There is clear evidence that oil prices contain a risk premium — a markup in price that reflects the risk that any of these major oil producers will experience a lasting disruption in oil output. Higher oil prices have already extracted a toll on the world economy, leading to a slower recovery from the 2008-09 economic downturn and undermining the already fragile economies in Western Europe.

There are other, hidden costs, too. For example, the world community has been too cautious in dealing with the Iranian nuclear enrichment program. Washington has been applying pressure on Tehran sparingly for fear of disrupting the global oil market, even though safeguarding the Middle East and the rest of the world against a nuclear-armed Iran is clearly a national priority.

The imperative to ensure a smooth flow of oil means that — even amid a fiscal crisis, the end of the Iraq War and the impending withdrawal of American troops from Afghanistan — there will be few, if any, savings in the defense budget. Washington has already made it clear that U.S. Central Command will continue to protect the Persian Gulf. The new military strategy outlined by President Obama in early January, will rely less on boots on the ground, but will instead enhance U.S. air and naval capabilities and will shift attention toward the Asia/Pacific region.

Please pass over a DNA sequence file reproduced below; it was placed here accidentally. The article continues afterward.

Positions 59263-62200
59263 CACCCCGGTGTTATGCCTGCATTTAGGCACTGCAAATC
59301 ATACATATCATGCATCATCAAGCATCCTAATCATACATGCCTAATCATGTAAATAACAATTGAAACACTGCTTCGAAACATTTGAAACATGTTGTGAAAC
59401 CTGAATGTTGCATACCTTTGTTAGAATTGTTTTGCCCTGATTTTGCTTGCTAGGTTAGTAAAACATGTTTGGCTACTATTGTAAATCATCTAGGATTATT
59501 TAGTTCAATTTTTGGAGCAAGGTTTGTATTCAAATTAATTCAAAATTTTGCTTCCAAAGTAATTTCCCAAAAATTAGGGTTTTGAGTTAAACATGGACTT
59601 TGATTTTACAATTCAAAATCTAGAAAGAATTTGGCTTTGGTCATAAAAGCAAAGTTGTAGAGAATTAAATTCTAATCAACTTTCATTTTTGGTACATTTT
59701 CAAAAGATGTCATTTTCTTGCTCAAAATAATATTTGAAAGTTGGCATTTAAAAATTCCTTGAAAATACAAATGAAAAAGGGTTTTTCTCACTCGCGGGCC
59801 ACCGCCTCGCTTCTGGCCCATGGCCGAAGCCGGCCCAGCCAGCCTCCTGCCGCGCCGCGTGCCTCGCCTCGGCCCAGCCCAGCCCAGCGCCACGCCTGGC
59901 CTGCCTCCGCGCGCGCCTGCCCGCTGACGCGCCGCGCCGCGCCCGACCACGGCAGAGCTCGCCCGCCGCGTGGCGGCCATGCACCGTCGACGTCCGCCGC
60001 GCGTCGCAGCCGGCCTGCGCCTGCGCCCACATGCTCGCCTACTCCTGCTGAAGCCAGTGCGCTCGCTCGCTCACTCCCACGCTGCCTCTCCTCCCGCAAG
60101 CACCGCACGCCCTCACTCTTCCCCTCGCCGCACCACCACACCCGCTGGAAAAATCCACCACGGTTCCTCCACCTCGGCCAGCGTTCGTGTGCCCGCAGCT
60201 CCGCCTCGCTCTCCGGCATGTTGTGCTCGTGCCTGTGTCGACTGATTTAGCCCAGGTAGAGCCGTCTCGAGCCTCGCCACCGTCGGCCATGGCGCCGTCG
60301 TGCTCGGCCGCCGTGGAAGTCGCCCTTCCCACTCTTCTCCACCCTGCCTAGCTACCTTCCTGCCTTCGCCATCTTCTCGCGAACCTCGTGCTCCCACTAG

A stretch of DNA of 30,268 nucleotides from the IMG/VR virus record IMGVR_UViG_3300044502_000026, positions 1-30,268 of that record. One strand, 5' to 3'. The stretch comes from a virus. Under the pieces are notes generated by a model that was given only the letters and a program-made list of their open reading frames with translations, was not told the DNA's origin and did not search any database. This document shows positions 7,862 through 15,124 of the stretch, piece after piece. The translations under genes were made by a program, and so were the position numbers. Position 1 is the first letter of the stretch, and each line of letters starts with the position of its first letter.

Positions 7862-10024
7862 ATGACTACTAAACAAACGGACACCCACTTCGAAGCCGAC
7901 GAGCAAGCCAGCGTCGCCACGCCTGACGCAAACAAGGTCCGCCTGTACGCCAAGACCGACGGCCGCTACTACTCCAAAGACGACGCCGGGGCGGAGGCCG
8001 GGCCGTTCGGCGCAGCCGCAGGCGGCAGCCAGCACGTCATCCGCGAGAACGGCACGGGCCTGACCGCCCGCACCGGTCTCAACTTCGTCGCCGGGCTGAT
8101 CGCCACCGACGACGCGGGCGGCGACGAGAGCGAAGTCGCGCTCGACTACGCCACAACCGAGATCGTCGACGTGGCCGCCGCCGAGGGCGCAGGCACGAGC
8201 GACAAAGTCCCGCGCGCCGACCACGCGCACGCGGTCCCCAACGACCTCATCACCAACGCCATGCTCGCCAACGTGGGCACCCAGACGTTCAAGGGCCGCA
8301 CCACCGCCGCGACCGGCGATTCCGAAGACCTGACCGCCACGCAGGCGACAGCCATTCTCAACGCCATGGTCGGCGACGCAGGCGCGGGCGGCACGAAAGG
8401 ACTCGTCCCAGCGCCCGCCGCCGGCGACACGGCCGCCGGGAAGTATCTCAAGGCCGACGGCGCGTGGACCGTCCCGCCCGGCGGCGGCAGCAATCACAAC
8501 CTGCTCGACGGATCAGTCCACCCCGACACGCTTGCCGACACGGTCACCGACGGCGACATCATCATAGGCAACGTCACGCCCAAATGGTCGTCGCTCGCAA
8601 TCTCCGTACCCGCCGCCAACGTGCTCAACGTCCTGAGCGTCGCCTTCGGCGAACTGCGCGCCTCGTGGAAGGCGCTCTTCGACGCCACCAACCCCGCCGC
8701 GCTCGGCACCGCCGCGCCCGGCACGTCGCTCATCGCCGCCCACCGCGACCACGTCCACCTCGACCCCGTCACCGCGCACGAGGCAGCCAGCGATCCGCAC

In particular, additional U.S. troops are being sent to Australia, and other steps are being taken to make sure that China doesn’t bully neighbors or appropriate the lion’s share of the oil beneath the South China Sea.

The military effort to protect oil production and shipping routes will remain important, but it is costly, open-ended and, in the end, ineffective. The spike in oil prices on tensions with Iran is a case in point. While the Pentagon will probably be able to keep Tehran from disrupting the transit of tankers through the Strait of Hormuz or damaging oil facilities along the Persian Gulf, oil prices are likely to remain elevated on the mere possibility of a military conflict.

Rumors of a prospective U.S. or Israeli strike against Iranian nuclear facilities are already putting upward pressure on oil prices. This could tip the euro-zone into recession, bringing a collapse of the currency union and a new global downturn.

It should be seen as matter of national economic security to invest into oil-saving technologies, such as all-electric vehicles, substitute nuclear power and natural gas for oil and develop a wide range of alternative and renewable energy sources. Barring a rapid democratization of global oil exporters — an unlikely prospect, to be sure — ending dependence on oil remains an urgent priority to which the U.S. and its allies should devote considerable resources.

Alexei Bayer is an economist and author based in New York City.